• khal spencer Says:

      The rear brake quick release, or whatever you call it, that is.

    • Patrick O'Grady Says:

      Who says there’s no such thing as good news?

      Meanwhile, if you must have some of the other sort, it seems The Bike Coop is going under. And in The Great White Midwest, so is Waterford-Gunnar.

      Grim tidings in both cases. I did a bit of business with The Bike Coop when I was still reviewing bikes for Adventure Cyclist and they always treated me right. But the chaos the ART project caused down in that neck of the woods, plus The Bug, kept me away.

      As for Waterford, I chatted with Richard Schwinn and his daughter Anna a time or two Back in the Day®, and reviewed an All-City Space Horse when Anna was affiliated with that outfit. As Grant the P notes, definitely bicycle royalty with that moniker. Richard in particular was always a pleasure to talk to, though oddly, I never bought a frameset from him. I was pretty locked in with Brent Steelman, whose Eurocrosses suited me right down to the ground, where I could often be found sprawled.

      • Dave Watts Says:

        Patrick, thanks for informing us of the news of Waterford’s closing. Yikes. I share some history in common with all those concerned up there. I just drove past it a week ago, and didn’t stop in. I guess I should have, in retrospect.

      • Patrick O'Grady Says:

        ’Tis a sad thing, for sure. It reminds me that there will be no more Steelman bicycles, now that Brent and Katryn are in the rug business.

        Steve Frothingham at Bicycle Retailer and Industry News plans to chat with Richard Schwinn soon; look for more on Waterford this week at the BRAIN website.

    • Patrick O'Grady Says:

      Meanwhile, look at Velocity rims. I have ’em on four-five bikes, a couple-three different flavors, and have been very happy with their resilience and longevity. Also, made in USA. Rivendell uses them, too.

      • Herb from Michigan Says:

        I can vouch for Velocity. Been using there stuff a looong time starting with bottle cage and bar ends and now multiple rims/wheelsets. Best part is the folks there are simply down to earth, quality people and some are world class riders.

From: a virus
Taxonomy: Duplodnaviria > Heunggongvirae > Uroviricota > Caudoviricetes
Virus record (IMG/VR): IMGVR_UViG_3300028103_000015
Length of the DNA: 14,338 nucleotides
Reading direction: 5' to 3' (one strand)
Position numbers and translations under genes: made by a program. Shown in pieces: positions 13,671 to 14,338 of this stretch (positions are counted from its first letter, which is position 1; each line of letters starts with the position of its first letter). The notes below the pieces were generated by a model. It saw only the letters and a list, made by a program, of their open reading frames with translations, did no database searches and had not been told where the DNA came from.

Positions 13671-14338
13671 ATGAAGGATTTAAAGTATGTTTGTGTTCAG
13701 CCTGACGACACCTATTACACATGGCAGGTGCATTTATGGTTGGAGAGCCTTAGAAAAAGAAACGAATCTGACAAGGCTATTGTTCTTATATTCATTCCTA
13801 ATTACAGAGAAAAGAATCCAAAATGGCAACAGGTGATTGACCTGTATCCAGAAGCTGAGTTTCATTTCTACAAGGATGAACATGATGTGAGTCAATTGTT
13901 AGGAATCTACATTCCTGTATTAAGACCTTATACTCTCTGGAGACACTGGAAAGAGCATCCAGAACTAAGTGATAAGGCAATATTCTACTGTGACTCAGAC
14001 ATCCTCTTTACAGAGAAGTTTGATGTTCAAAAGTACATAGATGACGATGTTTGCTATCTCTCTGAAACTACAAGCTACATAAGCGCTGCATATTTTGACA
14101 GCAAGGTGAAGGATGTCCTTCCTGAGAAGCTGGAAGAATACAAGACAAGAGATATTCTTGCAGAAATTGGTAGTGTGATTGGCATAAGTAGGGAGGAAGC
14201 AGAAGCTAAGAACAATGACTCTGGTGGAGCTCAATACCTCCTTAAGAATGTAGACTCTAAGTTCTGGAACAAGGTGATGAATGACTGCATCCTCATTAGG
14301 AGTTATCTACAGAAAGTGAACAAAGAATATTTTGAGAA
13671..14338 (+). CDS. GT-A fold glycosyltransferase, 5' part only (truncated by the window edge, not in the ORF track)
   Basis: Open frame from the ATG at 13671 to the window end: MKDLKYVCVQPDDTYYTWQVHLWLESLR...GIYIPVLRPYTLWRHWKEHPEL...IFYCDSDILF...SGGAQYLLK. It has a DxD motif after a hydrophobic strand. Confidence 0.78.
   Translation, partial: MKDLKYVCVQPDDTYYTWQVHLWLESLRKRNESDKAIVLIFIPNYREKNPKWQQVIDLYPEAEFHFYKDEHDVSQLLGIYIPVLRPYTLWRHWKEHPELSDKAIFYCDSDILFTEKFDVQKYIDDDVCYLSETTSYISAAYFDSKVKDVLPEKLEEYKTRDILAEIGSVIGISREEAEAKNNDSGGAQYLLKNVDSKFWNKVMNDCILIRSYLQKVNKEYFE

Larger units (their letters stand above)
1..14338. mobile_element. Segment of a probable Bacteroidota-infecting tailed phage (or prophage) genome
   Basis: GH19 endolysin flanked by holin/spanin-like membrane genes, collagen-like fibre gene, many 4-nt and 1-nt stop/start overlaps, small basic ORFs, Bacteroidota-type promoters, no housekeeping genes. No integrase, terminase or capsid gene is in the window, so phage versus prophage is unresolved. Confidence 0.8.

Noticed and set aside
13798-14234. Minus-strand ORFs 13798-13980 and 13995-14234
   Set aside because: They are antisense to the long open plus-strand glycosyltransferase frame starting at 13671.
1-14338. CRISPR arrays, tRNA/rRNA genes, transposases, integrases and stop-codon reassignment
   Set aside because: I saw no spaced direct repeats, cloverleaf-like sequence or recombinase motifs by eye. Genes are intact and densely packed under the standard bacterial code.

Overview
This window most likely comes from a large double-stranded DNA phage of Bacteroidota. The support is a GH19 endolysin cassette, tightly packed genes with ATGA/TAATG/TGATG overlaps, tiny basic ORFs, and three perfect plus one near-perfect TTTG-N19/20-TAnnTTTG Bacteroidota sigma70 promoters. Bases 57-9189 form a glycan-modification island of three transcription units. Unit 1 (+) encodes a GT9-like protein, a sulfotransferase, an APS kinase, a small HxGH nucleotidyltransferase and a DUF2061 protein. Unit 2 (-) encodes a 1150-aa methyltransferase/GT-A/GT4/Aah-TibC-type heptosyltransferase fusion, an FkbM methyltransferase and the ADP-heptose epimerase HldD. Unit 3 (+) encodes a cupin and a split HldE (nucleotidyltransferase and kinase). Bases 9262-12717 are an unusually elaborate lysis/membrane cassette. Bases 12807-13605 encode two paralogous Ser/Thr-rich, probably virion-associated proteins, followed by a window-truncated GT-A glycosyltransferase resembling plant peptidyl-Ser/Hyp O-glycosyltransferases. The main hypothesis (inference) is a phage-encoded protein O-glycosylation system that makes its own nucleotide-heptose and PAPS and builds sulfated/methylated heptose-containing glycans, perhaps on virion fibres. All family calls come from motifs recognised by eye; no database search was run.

• Patrick O'Grady Says:

        Rivendell has Velocity build their stock wheels, and their very own Rich Lesnik builds the custom stuff. I have a set of his wheels on my Voodoo Nakisi — Velocity Cliffhangers and LX hubs — and them shits is burly, son! Cost more than the frameset, if I recall correctly, and worth every penny.

    • khal spencer Says:

      That’s terrible about the Co-Op. I rarely did business with them given we aren’t there, but I did stop in from time to time when we were down in your neck of the woods and I thought it was a neat place.

      We are running Velocity rims on the tandem and they have held up to more than a decade of pounding and inept maintenance on my part. If I have to do that, I’ll rebuild both but meanwhile, try to keep the Open Pros round and spinning.

      Also looks like BTI stocks some nice looking DT rims.

      • Patrick O'Grady Says:

        Excel Sports in Boulder used to offer a great set of affordable wheels — the Cirrus, if memory serves — but their rim-brake offerings are down to Ritchey and Shimano. The Cirrus came with Mavic Open Pros and Dura-Ace hubs Back in the Day.® After a while the hubs were downgraded to Ultegra — not much of a downgrade, not for me, anyway. And when I wasn’t looking they went away altogether, a victim of the Great Leap Forward to disc brakes.

        I still have three sets, two Dura-Ace, one Ultegra. I should give them a close inspection one of these days. They may be old enough to be president.

        John Neugent does a nice set of wheels too. I have a set on my old DBR Prevail TT road bike and they’re absolutely bulletproof. Check out his YouTube channel while you’re at it. Free banjo music!

Leave a Reply

Fill in your details below or click an icon to log in: Logo

You are commenting using your account. Log Out /  Change )

Facebook photo

You are commenting using your Facebook account. Log Out /  Change )

Connecting to %s

%d bloggers like this: